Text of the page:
Inspired by this work of art, the C3 team created a photo station where visitors can pose for their own staged picnic-themed photograph. Some have embraced the surreal nature of Nicosia’s work more than others. Check out our visitors’ photographs and stop by C3 to snap a photo of your DMA vacation.

Jessica Fuentes is the C3 Gallery Coordinator

Free Summer Fun

Summer has officially arrived at the DMA! Today we began our Summer Art Camps and launched our free summer activities. Throughout June and July, we’re offering new opportunities for fun in the Museum every day of the week, on top of our year-round free general admission. Families can catch a tall tale in the DMA galleries on Tuesdays or join a family tour every Thursday. And visitors can learn more about the DMA’s collection and exhibitions during lunchtime gallery talks every Wednesday. There are many ways to experience the DMA for free, including our upcoming Late Night on Friday, June 20, and the Dallas Arts District block party! Find out about all of this and more summer fun at DMA.org.

How Many Words Are There for “Light”

How many words can you think of that describe light? Your list can include characteristics, opposite words, and metaphors for the concept of light.

A Panel Depicting the Tuba Tree, with the 99 Names of God on its Leaves, c. 1900, watercolor on paper, The James and Ana Melikian Collection

A Panel Depicting the Tuba Tree, with the 99 Names of God on its Leaves, c. 1900, watercolor on paper, The James and Ana Melikian Collection

The exhibition Nur: Light in Art and Science from the Islamic World explores the concept of light and the many ways it is captured, studied, and featured in works of art and scientific objects from Islamic culture (nur is the Arabic word for “light”). A work of art from the exhibition titled A Panel Depicting the Tuba Tree, with the 99 Names of God on Its Leaves is currently on view in the Center for Creative Connections (C3). This painting illustrates the concept that there can be many meanings associated with a single idea. Similarly, visitors are invited to add their ideas to a growing collection of light-related words in the accompanying community installation.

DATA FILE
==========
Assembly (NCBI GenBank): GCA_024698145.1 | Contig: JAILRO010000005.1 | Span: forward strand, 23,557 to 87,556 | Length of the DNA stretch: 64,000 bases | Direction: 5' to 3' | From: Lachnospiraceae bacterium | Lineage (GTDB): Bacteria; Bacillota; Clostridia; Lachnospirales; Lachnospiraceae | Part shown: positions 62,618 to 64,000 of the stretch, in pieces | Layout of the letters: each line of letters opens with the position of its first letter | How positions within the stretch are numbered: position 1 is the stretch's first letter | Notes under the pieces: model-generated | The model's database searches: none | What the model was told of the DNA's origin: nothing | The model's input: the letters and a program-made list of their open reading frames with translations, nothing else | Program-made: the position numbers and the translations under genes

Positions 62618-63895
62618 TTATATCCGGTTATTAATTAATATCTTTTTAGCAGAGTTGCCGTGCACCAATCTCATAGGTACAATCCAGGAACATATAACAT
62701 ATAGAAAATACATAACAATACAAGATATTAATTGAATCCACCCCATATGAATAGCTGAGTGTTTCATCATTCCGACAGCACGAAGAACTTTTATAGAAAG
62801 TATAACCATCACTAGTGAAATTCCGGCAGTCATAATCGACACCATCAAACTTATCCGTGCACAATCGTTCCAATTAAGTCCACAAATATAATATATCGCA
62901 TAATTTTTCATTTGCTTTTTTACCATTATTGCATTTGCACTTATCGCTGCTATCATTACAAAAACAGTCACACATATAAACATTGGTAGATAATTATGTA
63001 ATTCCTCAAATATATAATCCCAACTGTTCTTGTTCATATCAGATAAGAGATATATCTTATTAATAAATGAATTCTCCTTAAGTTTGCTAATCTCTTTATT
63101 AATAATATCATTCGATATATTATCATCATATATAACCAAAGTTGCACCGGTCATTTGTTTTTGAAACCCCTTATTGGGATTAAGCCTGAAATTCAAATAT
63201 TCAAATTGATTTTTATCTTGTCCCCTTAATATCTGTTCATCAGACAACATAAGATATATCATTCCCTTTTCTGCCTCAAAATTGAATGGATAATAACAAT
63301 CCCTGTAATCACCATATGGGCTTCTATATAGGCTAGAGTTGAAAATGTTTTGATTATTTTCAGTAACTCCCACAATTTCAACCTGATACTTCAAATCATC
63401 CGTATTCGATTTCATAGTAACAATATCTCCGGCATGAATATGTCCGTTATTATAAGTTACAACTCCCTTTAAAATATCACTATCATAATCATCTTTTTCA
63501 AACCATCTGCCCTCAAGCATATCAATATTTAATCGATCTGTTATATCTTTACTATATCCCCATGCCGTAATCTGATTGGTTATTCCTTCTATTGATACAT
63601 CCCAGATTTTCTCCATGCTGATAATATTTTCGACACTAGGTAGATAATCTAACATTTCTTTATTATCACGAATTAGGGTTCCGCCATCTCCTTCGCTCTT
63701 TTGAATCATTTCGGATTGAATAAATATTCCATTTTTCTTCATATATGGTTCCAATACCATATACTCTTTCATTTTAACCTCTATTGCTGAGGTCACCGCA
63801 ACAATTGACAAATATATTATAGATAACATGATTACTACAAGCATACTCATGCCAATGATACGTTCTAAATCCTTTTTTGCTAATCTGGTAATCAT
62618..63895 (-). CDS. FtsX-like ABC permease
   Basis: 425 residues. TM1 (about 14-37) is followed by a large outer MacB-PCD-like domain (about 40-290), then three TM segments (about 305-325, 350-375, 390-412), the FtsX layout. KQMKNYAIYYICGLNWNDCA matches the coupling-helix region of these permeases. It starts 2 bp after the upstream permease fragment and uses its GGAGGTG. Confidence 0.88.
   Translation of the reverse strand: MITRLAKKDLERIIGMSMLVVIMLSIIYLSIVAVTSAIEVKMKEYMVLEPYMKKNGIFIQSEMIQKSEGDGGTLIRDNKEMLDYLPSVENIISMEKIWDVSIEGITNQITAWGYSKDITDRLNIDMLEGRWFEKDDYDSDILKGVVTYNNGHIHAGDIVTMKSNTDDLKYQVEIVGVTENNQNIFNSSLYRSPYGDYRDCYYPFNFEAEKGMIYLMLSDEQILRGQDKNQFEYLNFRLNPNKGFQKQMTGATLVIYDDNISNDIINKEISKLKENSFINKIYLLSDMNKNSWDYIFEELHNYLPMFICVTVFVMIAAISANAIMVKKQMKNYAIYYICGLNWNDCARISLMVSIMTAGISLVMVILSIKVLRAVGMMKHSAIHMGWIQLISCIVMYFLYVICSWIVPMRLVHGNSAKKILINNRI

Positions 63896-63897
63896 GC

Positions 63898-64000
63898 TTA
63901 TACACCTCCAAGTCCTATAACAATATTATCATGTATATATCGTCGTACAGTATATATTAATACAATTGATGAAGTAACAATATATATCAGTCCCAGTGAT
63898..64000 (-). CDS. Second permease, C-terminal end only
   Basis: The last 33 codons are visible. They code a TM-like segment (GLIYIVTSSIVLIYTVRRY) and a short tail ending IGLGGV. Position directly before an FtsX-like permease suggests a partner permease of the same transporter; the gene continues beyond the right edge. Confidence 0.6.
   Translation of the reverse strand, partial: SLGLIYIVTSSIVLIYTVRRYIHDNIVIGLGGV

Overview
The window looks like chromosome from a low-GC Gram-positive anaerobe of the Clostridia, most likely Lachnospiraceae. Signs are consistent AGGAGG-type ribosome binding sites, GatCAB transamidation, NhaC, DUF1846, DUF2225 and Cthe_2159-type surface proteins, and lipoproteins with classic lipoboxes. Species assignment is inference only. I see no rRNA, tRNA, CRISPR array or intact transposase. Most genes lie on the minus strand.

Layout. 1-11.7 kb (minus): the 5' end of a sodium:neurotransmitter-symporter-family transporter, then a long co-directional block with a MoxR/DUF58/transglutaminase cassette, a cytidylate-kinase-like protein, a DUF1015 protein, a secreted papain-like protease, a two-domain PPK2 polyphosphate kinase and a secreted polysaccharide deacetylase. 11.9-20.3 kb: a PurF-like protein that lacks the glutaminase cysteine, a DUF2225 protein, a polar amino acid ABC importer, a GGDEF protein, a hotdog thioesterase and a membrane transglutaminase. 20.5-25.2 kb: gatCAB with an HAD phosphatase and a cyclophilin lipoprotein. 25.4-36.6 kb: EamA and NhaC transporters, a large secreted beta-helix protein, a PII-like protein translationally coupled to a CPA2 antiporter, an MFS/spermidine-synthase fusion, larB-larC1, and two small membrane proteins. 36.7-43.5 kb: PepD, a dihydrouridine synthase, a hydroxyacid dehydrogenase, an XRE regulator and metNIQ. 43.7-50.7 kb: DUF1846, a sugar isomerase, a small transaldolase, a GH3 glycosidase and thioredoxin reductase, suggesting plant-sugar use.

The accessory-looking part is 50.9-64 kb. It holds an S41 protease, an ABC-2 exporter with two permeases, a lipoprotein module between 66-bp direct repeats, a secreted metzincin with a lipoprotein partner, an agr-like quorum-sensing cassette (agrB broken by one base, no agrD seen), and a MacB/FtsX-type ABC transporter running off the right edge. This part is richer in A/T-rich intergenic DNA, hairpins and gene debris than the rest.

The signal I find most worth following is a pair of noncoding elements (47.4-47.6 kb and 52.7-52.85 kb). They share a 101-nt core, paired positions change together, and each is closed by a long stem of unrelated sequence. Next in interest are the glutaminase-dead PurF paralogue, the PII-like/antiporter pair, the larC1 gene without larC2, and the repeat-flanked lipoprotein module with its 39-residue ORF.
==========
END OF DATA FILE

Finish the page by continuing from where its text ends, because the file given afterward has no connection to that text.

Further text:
Leave your ideas on what light is through the run of the exhibition, which closes on June 29.

Melissa Nelson Gonzales is the C3 Gallery Manager at the DMA.

Having a Ball During DMA Spring Break

What do March Madness and the DMA have in common? If you are thinking that both are in Dallas, you are correct! This year’s NCAA Men’s Basketball Final Four and Championship games will be played right here in North Texas. But wait, there is SO much more! Here at the DMA we are celebrating Art Madness, our own version of the beloved tournament. DMA Friends picked an artsy Sweet Sixteen that you don’t need a ticket to enjoy, and we are now down to the Elite Eight. Works of art from the Museum’s collection are competing for your vote to determine which artwork is the ultimate champion. If you haven’t voted yet, it’s not too late to get in on the game.

Since basketball is on the brain here, it seemed only fitting that we spend our spring break elevating our game, and we’ve planned an action-packed week of Art Madness family fun for everyone! Enjoy story time in the galleries, family tours, art-making in the studio, family competitions and more all week long in our art and basketball mash-up. We will even have a real piece of the NCAA here at the Museum! Be sure to score a look at the NCAA Championship trophy in the Center for Creative Connections, on view March 11-16.

Can’t get enough of the Madness? Then take an overtime for fun and join us for a Family Block Party on March 14, when we’ll stay open until 9:00 p.m. Families can sketch in the galleries, take a tour of the Art Madness competitors, do some yoga in the galleries, enjoy a puppet show, design trading cards in the studio and more. Everyone will be a winner!

But don’t take our word for it. We asked a family of museum (and sports) experts to walk us through the spring break starting line-up.

b-ball storytime

Little B-ball enjoyed story time in the galleries, hearing favorite stories and looking at one of the Art Madness competitors.

b-ball tote

The entire family used the hands-on activities and games in the Art to Go Family Tote to explore color in some of their favorite paintings.

b-ball challenge

With art supplies, a healthy dose of imagination and their competitive streak, the B-ball family worked as a team to design a jersey for their Art Madness MVP in the daily Championship Challenge.

b-ball yoga 2

Mama B-ball thought yoga was very relaxing and loved finding peaceful inspiration in the art around her. (Little B-ball wasn’t quite as meditative.)

b-ball ventriloquist

Daddy B-ball couldn’t help but laugh at ventriloquist Nancy Worcester’s hilarious show in the Horchow Auditorium.